The month of May was all about growth and adaptation for me. Conquering fears and trying things on for size was my jam. In this post, I'll touch on anxiety, my sobriety toolbox, my marriage and a big closure that involves real estate. It's a lot to cover, but it's where I'm at and want to share it all as an update to where I am in terms of my recovery. Grab a cup of coffee or tea and join me?
Anxiety + Self-Care
The amount of anxiety I feel on any given day is a direct reflection of how much self-care I have NOT done for myself. If my anxiety is high, I most likely have not exercised, made time to read, made any art or treated myself to a yummy cup of hot tea. If it's low, I guarantee it's because I've made time for some type of self-care routine.
As I approached this 16th month of continuous sobriety, I recognize yet another shift within myself and how I handle my anxiety while sober. This past month was loaded with obligations, social commitments and preparing for final exams. My anxiety reached record highs this month and, on my good days, I identified it early and did something about it. Having that kind of control felt good and it ricocheted throughout the day. I felt powerful in those moments of identifying the thing causing my anxiety and then even more powerful when I had some kind of tool to address it - like taking a scalding hot shower, texting with a sober friend, making myself a cup of tea or grabbing my journal and making marks in it.
My Sobriety Toolbox
I've been fairly social this month and that has been an intentional act at this stage in my recovery. I've been isolating myself for well over a year and this month was the first time since I quit drinking that I felt really ready to get out and socialize. I ended up meeting several friends (old + new) for coffee + shopping; lectures at the college, book club, a bat mitzvah and a creative workshop with 20 other women I had never met before. In each of these situations, I made sure I had my sobriety toolbox with me. That toolbox is ever-changing, but usually has something in it that can change my mood or bring me some kind of calm during my internal freak outs, if and when they occur.
I cannot express to you how much texting with sober friends has helped to quell my anxiety when it flares up. I got a new phone earlier this month and said goodbye to my (vintage) iPhone4. My newfangled phone has a great camera, a large screen and emojis. Yes, I was emoji-deficient with my old phone and I feel oh-so modern with this rose-gold beauty! Being able to reach out and connect with other friends who are also sober has been a game-changer. It's a tiny act of service, being there for one another, that ends up helping both parties and I'm grateful for it.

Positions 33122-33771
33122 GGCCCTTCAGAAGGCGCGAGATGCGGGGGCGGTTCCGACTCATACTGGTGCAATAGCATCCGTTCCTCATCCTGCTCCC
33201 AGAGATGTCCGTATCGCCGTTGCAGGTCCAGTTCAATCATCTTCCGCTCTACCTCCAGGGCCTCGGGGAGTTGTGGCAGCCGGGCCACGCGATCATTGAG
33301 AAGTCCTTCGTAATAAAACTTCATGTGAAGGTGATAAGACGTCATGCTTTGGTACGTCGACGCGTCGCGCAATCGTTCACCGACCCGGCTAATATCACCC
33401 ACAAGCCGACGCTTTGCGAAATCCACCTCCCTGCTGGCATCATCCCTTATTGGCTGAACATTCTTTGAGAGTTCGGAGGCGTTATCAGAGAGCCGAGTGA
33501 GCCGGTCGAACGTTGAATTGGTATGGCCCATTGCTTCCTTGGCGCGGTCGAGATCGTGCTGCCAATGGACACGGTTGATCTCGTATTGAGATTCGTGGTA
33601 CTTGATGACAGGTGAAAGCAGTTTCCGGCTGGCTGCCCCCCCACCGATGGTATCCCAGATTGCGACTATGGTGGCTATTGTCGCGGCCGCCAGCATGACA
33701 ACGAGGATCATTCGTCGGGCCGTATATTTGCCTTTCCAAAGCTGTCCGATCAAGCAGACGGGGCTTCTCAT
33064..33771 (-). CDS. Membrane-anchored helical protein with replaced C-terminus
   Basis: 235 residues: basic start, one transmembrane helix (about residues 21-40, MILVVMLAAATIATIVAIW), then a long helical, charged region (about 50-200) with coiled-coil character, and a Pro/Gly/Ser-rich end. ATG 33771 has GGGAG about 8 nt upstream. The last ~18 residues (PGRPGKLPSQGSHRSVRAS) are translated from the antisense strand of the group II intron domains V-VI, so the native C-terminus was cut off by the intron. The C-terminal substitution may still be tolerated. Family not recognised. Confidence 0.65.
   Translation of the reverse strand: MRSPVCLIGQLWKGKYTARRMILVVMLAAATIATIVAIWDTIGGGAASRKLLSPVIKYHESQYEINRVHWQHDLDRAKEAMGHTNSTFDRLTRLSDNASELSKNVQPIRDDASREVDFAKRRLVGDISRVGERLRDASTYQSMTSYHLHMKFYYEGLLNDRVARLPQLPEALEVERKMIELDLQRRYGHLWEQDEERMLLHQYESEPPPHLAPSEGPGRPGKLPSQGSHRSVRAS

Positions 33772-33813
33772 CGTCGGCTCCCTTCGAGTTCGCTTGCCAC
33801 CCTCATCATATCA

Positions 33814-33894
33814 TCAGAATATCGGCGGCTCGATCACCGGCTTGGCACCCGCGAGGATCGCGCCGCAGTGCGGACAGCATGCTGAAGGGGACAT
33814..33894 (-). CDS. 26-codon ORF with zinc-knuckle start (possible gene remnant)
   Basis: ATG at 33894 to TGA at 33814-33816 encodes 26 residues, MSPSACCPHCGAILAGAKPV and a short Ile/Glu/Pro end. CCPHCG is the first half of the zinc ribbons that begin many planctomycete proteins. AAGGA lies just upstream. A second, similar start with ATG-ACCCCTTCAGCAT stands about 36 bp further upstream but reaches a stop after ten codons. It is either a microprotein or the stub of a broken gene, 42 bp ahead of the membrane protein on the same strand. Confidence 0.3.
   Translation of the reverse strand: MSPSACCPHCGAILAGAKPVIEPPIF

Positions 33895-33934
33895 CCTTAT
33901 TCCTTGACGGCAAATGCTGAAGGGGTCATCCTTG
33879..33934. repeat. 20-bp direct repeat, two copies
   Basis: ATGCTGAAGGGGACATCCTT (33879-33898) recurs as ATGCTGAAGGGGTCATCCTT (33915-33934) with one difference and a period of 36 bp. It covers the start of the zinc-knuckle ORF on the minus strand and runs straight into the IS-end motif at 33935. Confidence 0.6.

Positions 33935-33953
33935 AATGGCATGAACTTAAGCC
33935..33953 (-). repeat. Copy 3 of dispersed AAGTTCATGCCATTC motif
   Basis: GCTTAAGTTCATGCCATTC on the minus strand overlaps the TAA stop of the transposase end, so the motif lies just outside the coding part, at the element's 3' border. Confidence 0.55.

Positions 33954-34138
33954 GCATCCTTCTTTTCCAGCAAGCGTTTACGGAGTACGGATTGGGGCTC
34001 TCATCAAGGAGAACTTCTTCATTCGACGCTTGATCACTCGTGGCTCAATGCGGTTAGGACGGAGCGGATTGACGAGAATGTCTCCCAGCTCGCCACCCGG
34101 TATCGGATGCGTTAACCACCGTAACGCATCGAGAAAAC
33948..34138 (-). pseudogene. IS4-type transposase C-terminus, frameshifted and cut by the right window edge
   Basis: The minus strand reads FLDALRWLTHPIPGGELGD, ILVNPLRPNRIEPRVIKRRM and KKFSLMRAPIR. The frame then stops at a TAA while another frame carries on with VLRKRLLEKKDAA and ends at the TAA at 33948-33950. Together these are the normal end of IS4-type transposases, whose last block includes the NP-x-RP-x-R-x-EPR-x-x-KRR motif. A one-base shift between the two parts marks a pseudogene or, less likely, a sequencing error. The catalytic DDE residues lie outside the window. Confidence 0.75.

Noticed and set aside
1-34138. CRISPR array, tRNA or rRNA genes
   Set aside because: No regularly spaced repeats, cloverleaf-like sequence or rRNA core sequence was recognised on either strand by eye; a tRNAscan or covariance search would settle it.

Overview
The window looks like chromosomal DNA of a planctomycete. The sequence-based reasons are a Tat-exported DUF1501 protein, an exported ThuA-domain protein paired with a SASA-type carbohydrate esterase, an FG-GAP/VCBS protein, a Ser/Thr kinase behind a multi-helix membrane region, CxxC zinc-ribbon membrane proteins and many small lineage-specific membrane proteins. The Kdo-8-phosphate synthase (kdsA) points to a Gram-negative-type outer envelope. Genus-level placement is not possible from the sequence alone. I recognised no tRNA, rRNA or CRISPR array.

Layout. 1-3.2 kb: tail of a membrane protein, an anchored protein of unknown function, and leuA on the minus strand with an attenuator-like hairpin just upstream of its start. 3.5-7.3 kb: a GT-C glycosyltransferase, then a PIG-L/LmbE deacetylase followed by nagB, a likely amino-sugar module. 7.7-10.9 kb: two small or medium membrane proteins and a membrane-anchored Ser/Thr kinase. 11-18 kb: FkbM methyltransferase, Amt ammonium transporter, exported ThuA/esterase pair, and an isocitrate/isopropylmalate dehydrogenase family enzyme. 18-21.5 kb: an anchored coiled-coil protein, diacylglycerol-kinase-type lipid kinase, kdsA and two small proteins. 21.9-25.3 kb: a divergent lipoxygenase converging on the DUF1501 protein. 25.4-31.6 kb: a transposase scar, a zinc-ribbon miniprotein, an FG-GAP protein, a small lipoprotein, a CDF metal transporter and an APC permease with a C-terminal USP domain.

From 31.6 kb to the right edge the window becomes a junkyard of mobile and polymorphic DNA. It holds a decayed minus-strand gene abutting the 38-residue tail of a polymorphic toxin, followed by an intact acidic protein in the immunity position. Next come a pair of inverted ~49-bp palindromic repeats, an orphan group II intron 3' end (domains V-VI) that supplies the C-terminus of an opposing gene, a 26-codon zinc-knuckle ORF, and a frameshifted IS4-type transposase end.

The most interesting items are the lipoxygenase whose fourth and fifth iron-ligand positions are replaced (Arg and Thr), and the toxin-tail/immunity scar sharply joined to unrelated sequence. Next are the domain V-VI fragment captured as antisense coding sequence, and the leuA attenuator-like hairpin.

This past month I reached a turning point around the story I've been telling myself and others about how I got sober. It's true I went to the doctor for my annual physical on February 3, 2015 and that was my actual Day 1 without alcohol, but the real truth of the matter is that the seed for quitting drinking was planted weeks before that appointment.
It wasn't until I scheduled this year's annual exam at Kaiser that memories of what preceded last year's physical came flooding back to me. I have been so focused on my Day 1 that I pushed aside the painful memories of what brought me into her office in the first place and what made me tell the truth on that intake form when they asked how many alcoholic drinks I drank in a week. 21 drinks per week is what I wrote down when asked about my weekly drinking, but the real number was 42. I've been so careful to protect my husband when I write or tell my story, but he's a major part of why I'm sober today.
In mid-January of last year (2015), after seven years of marriage counseling, we finally decided to tell our counselor we needed more help and that we needed to be more honest with her about the struggles we were facing in our marriage. We were super uncomfortable to do this, but we realized long ago that we were only telling her part of the truth about our marriage. We've been so co-dependent and when we're in her office, we realized we were protecting each other and trying not to embarrass the other person too much. We were holding back on issues surrounding my drinking and intimacy hurdles. And guess what? Trying to tackle those issues on our own wasn't really helping us out. At her prompting, we went home and spent a few evenings doling out the complete, unedited versions of our truths to each other. It was painful, ugly and raw. I know those nights put us on the path towards saving our marriage.
My husband is a private person, so I'm not going to reveal too much here, but he did finally speak up and tell me exactly what I was like when I was in a blackout, or came home drunk from social events, or chose others over our family unit. It was humiliating and mortifying to hear the things he said about my behavior(s). I've never felt such shame. It unhinged something in me and I felt like I had to do something drastic to show him that I was serious about changing my behavior.
Immediately, I went online and took the Is AA for you? quiz on the AA website to see if I really was an alcoholic. I lied while filling out the questionnaire and, of course, it told me what I wanted to hear - I was not an alcoholic.